What is Inventory Turnover? What is the formula and why it is important

Inventory turnover is a critical metric that helps businesses understand their stock management. Without careful consideration of this key figure, companies are faced with the risk of carrying excess inventory, increased storage costs and potential loss in sales. Becoming well-versed in how to calculate, understanding the importance and best practices for optimizing your inventory turnover can make all the difference for an organization’s financial performance. In this blog post, we will delve into what inventory turnover is, why it matters so much to business success and how you can maximize it for maximum profitability. Stay tuned as we uncover everything there is to know about inventory turnover!

What is Inventory Turnover?

Inventory turnover is a key financial ratio for assessing a company’s operational efficiency. A higher inventory turnover indicates that a company is selling off its inventory quicker, which is generally seen as a good thing since it means that the company isn’t tieing up too much capital in unsold inventory. However, there are some caveats to keep in mind when interpreting this ratio – namely, that companies in different industries will have different ideal levels of inventory turnover due to differing business models and product lifecycles. Nonetheless, tracking your company’s inventory turnover on a regular basis is a good way to get insights into how efficiently your operations are running.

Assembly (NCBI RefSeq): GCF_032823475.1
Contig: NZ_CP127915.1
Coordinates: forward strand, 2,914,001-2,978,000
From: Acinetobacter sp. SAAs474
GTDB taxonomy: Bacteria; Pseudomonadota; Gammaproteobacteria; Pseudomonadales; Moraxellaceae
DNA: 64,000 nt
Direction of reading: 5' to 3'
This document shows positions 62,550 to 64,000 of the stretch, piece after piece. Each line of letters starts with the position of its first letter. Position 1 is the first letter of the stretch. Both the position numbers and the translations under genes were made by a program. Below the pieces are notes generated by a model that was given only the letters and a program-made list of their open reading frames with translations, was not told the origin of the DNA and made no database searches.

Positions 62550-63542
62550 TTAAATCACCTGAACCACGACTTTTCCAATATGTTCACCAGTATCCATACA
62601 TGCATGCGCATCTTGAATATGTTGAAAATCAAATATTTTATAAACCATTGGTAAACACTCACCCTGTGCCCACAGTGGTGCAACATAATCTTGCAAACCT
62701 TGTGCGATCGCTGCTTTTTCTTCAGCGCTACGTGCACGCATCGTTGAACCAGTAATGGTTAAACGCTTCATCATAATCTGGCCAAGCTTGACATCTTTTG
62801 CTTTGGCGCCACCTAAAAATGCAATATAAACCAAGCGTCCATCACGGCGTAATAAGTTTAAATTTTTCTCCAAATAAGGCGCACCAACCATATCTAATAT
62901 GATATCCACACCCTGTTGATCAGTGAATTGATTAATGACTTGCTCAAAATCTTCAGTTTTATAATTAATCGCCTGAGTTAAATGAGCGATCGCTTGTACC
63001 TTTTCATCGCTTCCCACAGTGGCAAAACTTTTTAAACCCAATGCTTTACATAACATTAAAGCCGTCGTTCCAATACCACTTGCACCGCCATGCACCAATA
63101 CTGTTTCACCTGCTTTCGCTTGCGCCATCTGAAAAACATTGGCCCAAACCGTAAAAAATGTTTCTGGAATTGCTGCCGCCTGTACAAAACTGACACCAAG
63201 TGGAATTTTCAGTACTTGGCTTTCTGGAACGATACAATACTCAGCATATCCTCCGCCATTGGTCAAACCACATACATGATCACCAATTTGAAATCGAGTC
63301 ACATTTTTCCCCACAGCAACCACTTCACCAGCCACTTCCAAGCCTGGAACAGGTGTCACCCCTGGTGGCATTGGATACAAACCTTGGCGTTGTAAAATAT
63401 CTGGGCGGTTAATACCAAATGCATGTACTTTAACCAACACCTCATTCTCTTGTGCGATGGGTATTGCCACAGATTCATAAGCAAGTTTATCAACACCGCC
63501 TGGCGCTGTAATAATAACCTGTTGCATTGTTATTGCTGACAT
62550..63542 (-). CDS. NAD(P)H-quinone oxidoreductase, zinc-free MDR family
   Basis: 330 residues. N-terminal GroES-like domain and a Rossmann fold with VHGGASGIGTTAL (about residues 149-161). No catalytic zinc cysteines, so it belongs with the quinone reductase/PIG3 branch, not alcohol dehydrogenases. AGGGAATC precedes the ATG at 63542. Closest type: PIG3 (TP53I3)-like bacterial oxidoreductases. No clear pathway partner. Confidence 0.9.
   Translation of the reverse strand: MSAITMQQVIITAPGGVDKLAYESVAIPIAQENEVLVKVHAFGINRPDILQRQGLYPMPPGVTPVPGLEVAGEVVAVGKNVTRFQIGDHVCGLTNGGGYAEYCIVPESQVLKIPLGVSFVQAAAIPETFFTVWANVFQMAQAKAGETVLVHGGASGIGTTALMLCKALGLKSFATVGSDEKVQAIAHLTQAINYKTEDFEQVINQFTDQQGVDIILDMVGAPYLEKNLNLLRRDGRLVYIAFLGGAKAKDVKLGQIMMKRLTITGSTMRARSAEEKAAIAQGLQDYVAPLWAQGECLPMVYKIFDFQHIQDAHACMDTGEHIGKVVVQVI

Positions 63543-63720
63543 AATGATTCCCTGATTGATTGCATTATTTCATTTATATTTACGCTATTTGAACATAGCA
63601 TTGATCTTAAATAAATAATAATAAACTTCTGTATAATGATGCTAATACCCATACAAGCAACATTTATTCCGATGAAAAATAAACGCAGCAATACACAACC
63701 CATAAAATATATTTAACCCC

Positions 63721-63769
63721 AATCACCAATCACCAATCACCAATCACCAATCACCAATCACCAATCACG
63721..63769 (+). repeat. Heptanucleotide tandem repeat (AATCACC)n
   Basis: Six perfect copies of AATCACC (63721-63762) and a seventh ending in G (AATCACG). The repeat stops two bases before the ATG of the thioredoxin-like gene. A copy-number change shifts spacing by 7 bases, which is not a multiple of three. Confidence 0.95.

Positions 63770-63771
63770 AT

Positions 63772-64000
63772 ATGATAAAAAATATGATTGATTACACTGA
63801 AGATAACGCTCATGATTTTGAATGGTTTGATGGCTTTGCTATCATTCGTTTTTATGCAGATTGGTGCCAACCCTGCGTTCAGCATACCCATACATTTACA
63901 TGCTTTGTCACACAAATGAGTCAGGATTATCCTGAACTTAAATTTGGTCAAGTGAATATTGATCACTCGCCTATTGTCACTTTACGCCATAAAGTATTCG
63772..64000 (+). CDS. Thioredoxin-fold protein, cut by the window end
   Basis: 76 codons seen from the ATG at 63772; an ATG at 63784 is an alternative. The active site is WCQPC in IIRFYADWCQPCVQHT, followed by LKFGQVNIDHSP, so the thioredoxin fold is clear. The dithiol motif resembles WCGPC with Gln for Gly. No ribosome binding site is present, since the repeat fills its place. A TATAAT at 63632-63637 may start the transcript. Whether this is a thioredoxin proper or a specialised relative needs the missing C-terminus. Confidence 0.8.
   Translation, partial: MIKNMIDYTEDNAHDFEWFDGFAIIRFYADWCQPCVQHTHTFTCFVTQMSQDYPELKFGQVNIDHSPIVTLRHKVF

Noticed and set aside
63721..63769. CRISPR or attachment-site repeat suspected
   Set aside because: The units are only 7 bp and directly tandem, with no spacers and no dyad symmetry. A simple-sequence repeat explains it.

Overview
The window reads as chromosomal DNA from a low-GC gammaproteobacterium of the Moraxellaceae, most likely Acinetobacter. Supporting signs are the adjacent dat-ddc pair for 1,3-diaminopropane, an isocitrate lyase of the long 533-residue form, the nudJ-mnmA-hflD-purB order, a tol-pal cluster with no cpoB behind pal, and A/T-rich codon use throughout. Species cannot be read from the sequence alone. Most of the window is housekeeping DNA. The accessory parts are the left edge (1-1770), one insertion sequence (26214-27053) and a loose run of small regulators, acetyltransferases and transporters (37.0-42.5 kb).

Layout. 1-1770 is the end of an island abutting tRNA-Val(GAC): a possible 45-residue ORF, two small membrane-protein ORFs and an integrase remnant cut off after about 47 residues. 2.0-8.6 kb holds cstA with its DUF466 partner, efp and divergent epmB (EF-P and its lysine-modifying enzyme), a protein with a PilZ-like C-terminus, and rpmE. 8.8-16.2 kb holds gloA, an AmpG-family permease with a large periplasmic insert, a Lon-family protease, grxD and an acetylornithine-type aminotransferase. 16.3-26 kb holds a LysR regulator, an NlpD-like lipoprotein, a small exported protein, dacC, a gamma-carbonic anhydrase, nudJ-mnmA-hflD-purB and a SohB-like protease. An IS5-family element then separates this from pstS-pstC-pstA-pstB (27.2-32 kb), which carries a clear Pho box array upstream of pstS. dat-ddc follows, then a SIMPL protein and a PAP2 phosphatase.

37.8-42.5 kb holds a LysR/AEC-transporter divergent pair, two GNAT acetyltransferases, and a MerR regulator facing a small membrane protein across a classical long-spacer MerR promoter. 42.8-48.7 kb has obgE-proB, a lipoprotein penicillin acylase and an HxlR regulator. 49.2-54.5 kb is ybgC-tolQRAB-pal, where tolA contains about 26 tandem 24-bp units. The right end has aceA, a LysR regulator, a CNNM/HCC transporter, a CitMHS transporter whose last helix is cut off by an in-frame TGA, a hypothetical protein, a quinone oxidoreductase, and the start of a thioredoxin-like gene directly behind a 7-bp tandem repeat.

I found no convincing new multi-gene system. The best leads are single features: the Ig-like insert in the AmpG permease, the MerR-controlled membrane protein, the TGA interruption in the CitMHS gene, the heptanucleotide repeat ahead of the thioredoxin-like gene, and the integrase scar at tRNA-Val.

Why Is It Important For Startups To Track This Metric?

Startups are always looking for ways to maximize their business potential, and one important way to do this is by tracking inventory turnover. Knowing how quickly products are moving from the shelves allows a business to order the correct quantity of items they need while also determining what customers are purchasing most. This is essential in keeping a successful startup afloat, as it allows them to take advantage of ordering in bulk to reduce costs or even spending on new ads highlighting popular products that customers gravitate towards. Additionally, tracking inventory turnover keeps startups informed about changes in seasonal demand or any new trends that can be taken advantage of through promotional campaigns — this ensures that the demand for their product is met efficiently and cost-effectively. Ultimately, entrepreneurship revolves around optimizing resources and managing risk; with reliable data from tracking inventory turnover, startups can stay ahead of their competition and remain profitable even in an ever-changing market.

How do you calculate Inventory Turnover?

Inventory Turnover= Average Value of Inventory



COGS=Cost of goods sold